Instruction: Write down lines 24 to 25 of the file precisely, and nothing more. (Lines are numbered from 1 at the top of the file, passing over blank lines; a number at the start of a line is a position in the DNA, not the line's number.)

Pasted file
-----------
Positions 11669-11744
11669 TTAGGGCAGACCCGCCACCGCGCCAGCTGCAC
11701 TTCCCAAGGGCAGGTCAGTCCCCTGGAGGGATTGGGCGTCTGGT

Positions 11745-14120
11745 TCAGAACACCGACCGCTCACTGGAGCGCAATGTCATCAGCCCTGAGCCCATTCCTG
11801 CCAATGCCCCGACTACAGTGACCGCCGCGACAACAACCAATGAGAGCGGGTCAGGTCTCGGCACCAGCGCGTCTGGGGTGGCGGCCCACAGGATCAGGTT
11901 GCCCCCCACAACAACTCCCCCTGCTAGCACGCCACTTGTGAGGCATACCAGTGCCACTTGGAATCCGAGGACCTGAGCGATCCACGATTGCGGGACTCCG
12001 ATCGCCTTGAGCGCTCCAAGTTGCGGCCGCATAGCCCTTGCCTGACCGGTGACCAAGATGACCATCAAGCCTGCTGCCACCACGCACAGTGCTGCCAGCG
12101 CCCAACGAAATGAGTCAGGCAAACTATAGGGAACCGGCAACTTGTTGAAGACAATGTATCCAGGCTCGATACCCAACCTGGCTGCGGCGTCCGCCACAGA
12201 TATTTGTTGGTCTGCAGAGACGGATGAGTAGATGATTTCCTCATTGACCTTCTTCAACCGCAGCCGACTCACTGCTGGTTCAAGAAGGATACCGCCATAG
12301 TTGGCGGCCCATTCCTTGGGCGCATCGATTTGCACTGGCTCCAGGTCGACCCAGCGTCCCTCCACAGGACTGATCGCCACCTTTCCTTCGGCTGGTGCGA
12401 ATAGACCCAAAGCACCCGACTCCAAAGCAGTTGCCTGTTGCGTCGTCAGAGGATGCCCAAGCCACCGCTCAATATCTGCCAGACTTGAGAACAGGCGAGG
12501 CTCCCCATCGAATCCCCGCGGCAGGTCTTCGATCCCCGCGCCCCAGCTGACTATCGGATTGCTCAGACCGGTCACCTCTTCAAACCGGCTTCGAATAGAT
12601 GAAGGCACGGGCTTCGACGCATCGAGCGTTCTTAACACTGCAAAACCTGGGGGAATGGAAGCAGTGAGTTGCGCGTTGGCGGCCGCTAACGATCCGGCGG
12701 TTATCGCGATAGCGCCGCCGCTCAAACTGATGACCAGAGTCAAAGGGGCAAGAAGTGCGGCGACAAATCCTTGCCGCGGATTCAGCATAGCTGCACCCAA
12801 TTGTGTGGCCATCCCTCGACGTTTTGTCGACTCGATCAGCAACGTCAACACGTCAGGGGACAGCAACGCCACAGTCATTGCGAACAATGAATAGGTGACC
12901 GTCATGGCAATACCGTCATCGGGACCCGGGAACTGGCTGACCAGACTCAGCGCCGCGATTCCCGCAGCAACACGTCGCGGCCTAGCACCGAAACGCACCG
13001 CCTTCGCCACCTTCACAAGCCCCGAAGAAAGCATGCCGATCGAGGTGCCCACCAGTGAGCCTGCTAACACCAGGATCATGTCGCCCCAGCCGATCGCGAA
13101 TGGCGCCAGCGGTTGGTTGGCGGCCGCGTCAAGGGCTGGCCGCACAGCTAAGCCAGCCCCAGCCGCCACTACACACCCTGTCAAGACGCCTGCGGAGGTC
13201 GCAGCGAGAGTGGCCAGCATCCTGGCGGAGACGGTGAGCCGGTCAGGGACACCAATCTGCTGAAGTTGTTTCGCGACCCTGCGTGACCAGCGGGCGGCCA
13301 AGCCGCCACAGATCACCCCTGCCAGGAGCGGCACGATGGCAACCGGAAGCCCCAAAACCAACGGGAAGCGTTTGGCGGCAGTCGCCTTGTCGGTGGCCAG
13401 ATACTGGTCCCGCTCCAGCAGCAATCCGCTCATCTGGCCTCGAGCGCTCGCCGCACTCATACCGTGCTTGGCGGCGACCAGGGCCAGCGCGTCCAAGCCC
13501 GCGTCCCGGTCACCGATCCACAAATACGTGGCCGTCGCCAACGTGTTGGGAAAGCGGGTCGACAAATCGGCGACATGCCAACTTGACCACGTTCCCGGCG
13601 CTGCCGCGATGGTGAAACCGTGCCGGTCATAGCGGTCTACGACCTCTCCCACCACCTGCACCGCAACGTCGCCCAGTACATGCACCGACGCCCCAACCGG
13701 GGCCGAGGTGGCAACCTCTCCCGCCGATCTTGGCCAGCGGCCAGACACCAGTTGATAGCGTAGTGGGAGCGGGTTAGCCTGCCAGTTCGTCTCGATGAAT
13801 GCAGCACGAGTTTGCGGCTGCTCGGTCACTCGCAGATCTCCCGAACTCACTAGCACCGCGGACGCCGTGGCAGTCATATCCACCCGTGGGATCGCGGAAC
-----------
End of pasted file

13601 CTGCCGCGATGGTGAAACCGTGCCGGTCATAGCGGTCTACGACCTCTCCCACCACCTGCACCGCAACGTCGCCCAGTACATGCACCGACGCCCCAACCGG
13701 GGCCGAGGTGGCAACCTCTCCCGCCGATCTTGGCCAGCGGCCAGACACCAGTTGATAGCGTAGTGGGAGCGGGTTAGCCTGCCAGTTCGTCTCGATGAAT